Before we left, we downloaded the manual for the water heater we had selected and found that the manufacturer recommended installing a magnesium anode in place of the supplied drain faucet. Defender had that too, so we shelled out $22.95 for it. The water heater itself is a Seaward Model F-600, 6-gallon capacity, which is the same size as our old heater. That cost $274.99. We also needed a check valve for the cold water input line and Defender had a simple Shurflo check valve that will do nicely for $15.99. $333.91 later we left with all of our stuff.
This water heater is actually round but is enclosed in this galvanized rectangular steel box. We think we'll prime and paint the box before we install it.
The two 1/2" nipples shown at the bottom of the water heater are for heating the water underway by routing engine coolant through. We had these on our old water heater and never connected them. After completely re-plumbing the cooling systems on both engines a couple of years ago and rebuilding the heat exchangers with excellent results, we'll just cap those nipples and call it a day.
Besides, even after a seven hour cruise with our old water heater, we always had hot water. Better to leave well enough alone, as far as we're concerned.
Sunday: Getting the remainder of what we need
By this winter's standards, Sunday was an almost tropical day: no coat and we didn't even turn the electric heater on. First step was to buy the 1/2-inch reinforced water hose. We measured first and it looked like approximately 24 feet for the hot and cold water lines so we bought a 50 ft. box of Trident hose from the boat yard at $1.50 per foot.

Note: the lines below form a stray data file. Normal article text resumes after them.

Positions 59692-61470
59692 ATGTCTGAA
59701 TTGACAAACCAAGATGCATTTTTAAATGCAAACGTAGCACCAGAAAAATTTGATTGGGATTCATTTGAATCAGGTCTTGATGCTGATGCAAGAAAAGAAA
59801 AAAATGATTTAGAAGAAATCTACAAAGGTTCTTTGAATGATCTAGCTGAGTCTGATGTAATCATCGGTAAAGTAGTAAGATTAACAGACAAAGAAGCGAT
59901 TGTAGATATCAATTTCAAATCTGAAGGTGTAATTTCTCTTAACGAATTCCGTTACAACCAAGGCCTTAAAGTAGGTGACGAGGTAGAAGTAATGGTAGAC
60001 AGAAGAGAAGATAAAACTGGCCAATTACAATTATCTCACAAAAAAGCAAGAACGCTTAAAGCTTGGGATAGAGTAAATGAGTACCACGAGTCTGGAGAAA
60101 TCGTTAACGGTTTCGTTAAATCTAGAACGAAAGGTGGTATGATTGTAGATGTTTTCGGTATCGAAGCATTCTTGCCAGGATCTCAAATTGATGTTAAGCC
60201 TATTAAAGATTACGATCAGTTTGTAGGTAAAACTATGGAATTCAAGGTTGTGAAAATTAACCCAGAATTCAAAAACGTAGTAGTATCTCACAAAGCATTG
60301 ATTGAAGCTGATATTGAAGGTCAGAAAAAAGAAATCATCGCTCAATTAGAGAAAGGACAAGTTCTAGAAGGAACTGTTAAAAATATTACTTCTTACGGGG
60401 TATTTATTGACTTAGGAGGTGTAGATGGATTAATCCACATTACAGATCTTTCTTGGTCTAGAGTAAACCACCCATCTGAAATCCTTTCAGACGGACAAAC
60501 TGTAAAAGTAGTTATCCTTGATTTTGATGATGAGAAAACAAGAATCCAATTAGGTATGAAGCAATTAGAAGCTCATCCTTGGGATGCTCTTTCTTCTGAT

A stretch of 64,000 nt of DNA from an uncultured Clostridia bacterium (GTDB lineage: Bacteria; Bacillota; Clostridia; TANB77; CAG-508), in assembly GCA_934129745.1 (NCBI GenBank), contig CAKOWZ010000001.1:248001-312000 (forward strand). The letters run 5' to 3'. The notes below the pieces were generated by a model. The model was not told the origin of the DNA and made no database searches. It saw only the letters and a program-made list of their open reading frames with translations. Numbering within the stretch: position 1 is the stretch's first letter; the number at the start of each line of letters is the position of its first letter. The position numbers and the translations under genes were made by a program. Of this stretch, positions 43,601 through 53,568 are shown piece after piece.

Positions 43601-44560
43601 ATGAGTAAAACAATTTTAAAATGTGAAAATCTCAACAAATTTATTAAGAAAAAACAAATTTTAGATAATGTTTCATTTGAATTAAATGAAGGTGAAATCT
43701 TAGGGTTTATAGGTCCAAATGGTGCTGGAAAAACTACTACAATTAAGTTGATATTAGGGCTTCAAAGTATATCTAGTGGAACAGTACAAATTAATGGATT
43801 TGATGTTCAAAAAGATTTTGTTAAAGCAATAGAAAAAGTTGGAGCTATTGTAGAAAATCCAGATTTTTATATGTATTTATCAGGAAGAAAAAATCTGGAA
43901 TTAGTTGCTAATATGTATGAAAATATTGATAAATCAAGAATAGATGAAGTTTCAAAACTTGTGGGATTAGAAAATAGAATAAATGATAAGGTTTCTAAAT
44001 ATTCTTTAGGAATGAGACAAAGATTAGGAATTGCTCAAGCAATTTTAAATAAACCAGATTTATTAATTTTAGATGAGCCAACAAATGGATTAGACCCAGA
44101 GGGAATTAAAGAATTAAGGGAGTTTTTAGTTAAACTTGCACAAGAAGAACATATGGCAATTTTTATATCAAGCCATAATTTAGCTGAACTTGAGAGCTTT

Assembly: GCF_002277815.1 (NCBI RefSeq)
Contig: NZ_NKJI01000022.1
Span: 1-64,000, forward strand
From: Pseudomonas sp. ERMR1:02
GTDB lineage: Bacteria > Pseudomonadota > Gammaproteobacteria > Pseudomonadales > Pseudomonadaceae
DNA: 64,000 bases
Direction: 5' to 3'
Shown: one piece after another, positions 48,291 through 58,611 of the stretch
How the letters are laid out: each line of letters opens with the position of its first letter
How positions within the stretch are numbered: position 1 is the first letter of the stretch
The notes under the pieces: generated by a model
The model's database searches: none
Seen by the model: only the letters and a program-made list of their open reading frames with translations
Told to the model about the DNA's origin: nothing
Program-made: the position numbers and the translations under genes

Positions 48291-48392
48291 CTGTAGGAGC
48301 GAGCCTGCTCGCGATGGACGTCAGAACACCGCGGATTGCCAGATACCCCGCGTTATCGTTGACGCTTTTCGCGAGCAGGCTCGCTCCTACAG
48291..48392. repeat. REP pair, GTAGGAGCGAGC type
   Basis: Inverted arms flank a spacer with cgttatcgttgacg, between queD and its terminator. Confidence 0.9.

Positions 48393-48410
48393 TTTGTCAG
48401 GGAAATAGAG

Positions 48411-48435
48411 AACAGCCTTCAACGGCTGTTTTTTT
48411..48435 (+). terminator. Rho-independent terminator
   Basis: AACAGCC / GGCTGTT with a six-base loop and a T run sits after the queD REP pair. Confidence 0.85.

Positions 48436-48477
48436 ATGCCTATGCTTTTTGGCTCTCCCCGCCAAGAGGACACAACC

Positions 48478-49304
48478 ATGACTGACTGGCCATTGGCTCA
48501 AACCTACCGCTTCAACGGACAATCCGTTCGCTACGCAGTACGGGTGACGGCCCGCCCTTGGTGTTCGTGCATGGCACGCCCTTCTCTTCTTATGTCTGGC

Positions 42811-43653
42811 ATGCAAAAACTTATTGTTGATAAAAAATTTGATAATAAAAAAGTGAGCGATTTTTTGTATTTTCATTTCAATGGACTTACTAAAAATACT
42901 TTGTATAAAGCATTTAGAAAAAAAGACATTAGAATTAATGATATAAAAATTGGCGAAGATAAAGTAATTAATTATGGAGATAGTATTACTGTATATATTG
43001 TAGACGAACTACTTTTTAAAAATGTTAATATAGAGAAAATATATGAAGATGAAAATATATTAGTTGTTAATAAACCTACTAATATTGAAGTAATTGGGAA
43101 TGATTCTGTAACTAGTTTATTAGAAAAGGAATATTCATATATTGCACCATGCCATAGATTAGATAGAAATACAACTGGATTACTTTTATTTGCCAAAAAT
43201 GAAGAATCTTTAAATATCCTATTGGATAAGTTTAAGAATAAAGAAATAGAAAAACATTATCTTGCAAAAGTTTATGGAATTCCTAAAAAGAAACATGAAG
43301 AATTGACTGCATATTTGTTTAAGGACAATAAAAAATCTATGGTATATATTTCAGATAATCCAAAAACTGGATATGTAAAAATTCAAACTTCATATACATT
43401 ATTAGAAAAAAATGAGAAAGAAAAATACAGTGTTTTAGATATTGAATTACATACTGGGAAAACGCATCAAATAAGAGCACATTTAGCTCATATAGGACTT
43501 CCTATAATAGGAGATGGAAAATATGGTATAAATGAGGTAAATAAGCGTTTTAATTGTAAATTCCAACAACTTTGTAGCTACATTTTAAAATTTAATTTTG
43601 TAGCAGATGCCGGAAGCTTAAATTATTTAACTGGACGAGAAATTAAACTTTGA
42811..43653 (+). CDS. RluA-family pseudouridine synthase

When we take the old hoses and fittings out, we may be able to re-purpose some of the hose clamps but just to make sure, we bought a box of a dozen Number 4 stainless hose clamps. We probably own 200 or more stainless hose clamps (but none this small) and we never knew they were numbered by size. One more thing we learned doing a winter project.
The "T" and "L" fittings we had ordered were there so we packed up our stuff and waded through the mud/snow and took it all back to the boat.
The first part of the hose installation will be from the engine space to the storage area that is below and just aft of the lower steering station. We took everything out of that storage space and removed the access panel. That's where we will pull the hot and cold water lines up.
We'll have to drill two 3/4-inch holes next to that opening for the two water hoses, then route them to the right towards the galley. Sounds easy but it will probably be a pain in the butt.
We opened the box the Tident water hose came in and found that the hose was tightly coiled and a stiff as hell. We'll never be able to fish even a 12 ft. section of it that far without relaxing that hose. We brought the home were we will stretch it out this week in room temperature so we can work with it.
We spent some quality time down behind the engines to identify all the hoses and how they are routed. It should look a lot neater once we finish this.
We documented our Saturday "day off" going to Defender with some video. Once we left there, we visited our summer marina and ran into our dockmate Bob Caise, who kept is boat in the water this year. He was clearing snow from his boat. Norwich looks wintery but still one of our favorite places.
The end of the video is our usual shot of the Connecticut River. Still lots of ice, but it is rapidly breaking up.